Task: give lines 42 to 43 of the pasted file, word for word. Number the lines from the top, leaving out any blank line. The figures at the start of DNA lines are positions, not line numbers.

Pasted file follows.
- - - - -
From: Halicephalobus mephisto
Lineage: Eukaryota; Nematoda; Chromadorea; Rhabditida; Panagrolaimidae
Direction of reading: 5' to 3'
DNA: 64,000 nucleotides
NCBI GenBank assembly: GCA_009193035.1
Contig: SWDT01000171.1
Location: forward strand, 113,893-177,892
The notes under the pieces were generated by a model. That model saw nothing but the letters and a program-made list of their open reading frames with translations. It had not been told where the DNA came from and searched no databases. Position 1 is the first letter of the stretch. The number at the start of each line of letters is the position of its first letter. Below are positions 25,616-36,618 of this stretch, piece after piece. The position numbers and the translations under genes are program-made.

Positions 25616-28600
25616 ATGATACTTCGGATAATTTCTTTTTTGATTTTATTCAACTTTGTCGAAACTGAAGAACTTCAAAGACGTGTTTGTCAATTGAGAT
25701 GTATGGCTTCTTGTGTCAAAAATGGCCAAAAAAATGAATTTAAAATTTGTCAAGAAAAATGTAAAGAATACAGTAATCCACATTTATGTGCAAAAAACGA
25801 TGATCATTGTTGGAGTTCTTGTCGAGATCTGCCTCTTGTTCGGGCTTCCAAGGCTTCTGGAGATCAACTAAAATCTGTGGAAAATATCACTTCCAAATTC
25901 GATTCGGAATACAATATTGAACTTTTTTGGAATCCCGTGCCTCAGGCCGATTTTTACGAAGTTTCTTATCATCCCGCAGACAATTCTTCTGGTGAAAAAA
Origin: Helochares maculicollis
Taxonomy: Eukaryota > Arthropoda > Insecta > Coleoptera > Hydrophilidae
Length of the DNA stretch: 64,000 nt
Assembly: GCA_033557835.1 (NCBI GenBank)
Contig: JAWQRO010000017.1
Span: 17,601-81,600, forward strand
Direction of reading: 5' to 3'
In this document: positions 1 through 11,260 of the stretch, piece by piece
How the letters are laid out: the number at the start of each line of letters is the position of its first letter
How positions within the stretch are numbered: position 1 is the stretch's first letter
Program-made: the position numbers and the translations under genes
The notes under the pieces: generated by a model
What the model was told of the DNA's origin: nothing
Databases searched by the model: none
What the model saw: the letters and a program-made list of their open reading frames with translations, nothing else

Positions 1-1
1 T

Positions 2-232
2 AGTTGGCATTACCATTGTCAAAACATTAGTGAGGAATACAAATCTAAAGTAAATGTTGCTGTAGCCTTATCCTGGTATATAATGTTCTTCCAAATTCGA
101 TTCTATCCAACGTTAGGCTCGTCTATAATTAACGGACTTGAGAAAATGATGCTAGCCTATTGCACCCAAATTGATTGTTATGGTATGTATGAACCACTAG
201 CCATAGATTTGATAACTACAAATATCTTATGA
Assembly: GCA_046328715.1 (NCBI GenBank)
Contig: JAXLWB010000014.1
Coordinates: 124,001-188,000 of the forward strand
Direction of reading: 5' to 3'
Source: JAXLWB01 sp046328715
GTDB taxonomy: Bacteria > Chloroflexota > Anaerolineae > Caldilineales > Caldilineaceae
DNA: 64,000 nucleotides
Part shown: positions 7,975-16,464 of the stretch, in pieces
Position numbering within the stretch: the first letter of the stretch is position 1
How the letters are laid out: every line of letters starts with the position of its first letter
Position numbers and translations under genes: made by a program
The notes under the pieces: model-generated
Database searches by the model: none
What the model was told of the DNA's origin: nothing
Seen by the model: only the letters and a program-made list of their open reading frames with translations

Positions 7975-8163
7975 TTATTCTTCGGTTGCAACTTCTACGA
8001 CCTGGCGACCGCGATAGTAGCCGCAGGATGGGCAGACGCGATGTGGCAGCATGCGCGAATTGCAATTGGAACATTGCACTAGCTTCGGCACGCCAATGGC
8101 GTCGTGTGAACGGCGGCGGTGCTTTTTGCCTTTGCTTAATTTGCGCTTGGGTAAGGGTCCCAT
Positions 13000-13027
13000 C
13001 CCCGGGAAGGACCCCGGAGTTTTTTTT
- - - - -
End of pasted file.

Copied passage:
Part shown: positions 7,975-16,464 of the stretch, in pieces
Position numbering within the stretch: the first letter of the stretch is position 1